WILLIAMSTOWN — Is imitation really the sincerest form of flattery?
That's the question posed in The Clark Art's "Dürer and After," on view in the Eugene V. Thaw Gallery for Works on Paper through Oct 3.
"Judging by the number of his imitators, Albrecht Dürer, who was born in Nuremberg [Germany] in 1471, is the most flattered artist in history," Anne Leonard, Manton curator of prints, drawings and photographs, said during the show's opening lecture in July.
Dürer, a painter, printmaker and art theorist was the most renowned artist of the Northern Renaissance, perhaps not only because of his talent, but because of his versatility. He excelled in and mastered the artistic mediums of woodcut, engraving and etching. His patrons included Maximillian I, who was King of the Romans and later, named Holy Roman Emperor, by Pope Julius II.
As Dürer's work gained in popularity, so did his prints, as prints were more affordable than paintings. Prints were easier to copy, reproduce and sell. And, the majority of the artists reproducing his work were honest about their work, leaving off Dürer's monogram and including a visible marking, near their own monogram, indicating the print was "after Albrecht Dürer."
In most cases, the reproductions are discernable from the original, as the exhibit demonstrates with multiple examples. Most obvious are the reproductions of Dürer's "Adam and Eve," a print made from an engraving on paper, depicting the Biblical tempting of Eve, by the snake, in the Garden of Eden.
Many of the artists copying "Adam and Eve," were in a sense paying homage to Dürer, according to Rebecca Szantyr, curatorial assistant for works on paper, during a tour of the exhibit. To be able to copy a master, such as Dürer, with such precision, she said, was to prove one's own mastery.
And, for the most part, Dürer was at least flattered and paid no attention to those who copied his work. That was until 1506, when a friend brought him a series of prints from Venice, that appeared to be part of the artist's "Life of the Virgin" series. The prints were so well done that they were being sold as being the work of Dürer.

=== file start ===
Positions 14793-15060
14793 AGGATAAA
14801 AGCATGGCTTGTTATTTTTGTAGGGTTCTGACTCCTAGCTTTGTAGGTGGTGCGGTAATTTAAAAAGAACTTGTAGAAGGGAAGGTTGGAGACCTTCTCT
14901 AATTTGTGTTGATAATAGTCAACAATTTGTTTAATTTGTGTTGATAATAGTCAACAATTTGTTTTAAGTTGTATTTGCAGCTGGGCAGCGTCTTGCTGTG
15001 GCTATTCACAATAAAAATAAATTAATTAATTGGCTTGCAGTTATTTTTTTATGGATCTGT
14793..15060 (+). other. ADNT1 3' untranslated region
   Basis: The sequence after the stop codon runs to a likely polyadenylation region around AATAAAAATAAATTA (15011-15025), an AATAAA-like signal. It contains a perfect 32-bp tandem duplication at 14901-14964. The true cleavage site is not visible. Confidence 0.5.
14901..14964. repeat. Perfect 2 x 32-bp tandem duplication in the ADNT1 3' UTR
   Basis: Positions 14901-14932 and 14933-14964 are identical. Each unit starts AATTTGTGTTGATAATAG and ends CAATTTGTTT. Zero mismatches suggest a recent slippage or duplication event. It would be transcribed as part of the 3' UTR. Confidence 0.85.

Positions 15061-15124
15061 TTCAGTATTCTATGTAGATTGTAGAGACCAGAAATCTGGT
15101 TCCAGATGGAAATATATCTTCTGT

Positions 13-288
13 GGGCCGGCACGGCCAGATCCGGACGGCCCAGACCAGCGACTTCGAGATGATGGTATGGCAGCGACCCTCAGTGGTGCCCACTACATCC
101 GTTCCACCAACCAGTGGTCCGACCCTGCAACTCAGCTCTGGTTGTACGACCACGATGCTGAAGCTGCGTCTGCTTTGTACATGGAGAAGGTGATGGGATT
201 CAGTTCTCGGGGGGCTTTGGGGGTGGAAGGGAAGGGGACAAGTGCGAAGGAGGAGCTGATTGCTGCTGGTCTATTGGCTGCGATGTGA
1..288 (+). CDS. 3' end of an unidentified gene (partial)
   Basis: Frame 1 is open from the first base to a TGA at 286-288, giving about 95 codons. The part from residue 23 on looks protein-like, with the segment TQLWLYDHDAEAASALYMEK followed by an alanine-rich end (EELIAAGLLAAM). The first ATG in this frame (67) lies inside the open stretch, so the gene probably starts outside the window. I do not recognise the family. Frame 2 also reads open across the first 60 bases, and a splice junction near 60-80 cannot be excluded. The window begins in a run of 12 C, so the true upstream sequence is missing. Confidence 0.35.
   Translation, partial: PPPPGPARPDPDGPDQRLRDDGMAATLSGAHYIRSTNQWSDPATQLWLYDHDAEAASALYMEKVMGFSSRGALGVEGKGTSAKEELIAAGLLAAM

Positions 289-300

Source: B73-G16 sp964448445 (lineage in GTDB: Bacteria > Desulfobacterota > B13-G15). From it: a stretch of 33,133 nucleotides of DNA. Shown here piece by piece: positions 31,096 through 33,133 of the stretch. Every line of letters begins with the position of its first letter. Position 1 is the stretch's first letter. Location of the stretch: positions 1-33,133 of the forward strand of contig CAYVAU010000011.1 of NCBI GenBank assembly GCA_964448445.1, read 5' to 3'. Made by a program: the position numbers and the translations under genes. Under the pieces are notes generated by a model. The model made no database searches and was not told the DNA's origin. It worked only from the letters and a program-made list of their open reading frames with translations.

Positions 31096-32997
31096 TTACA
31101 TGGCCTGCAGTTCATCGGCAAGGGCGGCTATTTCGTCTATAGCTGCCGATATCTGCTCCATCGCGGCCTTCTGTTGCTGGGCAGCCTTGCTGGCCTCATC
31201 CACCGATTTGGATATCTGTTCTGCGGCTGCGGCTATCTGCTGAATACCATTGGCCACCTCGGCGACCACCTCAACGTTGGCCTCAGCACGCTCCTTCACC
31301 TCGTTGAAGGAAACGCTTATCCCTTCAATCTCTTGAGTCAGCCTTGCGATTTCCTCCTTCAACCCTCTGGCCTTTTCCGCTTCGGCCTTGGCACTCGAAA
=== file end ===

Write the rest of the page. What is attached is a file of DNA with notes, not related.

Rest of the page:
Dürer, who benefited directly from the sales of his prints, being both artist and publisher, sought out the printing house and artist in Venice. There, he tracked the prints to the Dal Jesus family, who owned the offending printing house, and the talented artist and engraver Marcantonio Raimondi. Dürer brought a forgery suit against the Dal Jesus family and Raimondi. The lawsuit, often hailed as the first copyright infringement/intellectual property case was only partially successful.
Being a case of forgery, Dürer had to prove the prints were exact replicas of his works. But, Raimondi was not only a consummate copyist, he was also a savvy businessman, smart enough to hide his own signature and the monogram of the publishing house in the work. Thus, the work, as seen by the court, was not an exact copy and could not be considered a forgery. The court ruled Raimondi could not include Dürer's AD monogram or signature in any future works and that the Dal Jesus family must say the prints were copies, not original works. But the ruling also said it was not the copyist's fault if the public thought his works to be that of Dürer and that Dürer should be flattered his work was so highly sought after.
Was Dürer furious? Indeed. We know so, because in 1511, when he republished the series he included a note at the front of the book:
"Hold! You crafty ones, strangers to work, and pilferers of other men’s brains! Think not rashly to lay your thievish hands upon my works. Beware! Know you not that I have a grant from the most glorious Emperor Maximilian that not one throughout the imperial dominion shall be allowed to print or sell fictitious imitations of these engravings? Listen! And bear in mind that if you do so, through spite or through covetousness, not only will your goods be confiscated, but your bodies also placed in mortal danger. – Albrecht Dürer"
Raimondi, whose work is seen next to Dürer's at The Clark, would not be deterred by the ruling. Nor would other artists.
Dürer's work, to this day, is still copied and used as the basis for new works that are "After Dürer," many examples of which can be seen on view at The Clark.
The concept of the exhibit is nothing new, as it's been broached by many an institution over the last several decades, including The Clark, which exhibited the Dürer originals and Raimondi copies, in 2004, as part of "Albrecht Dürer: Life of the Virgin." The benefit of such a show (the first of his work since 2011 due to the sensitive nature of prints on paper) is being able to see part of The Clark's extensive treasure trove of Dürer originals — 243 works the art institute acquired in 1968 from the estate of renowned collector and art dealer Tomás Harris, along with a significant group of prints from the Museum of Fine Arts in Boston — alongside copies after Dürer, which The Clark already owned.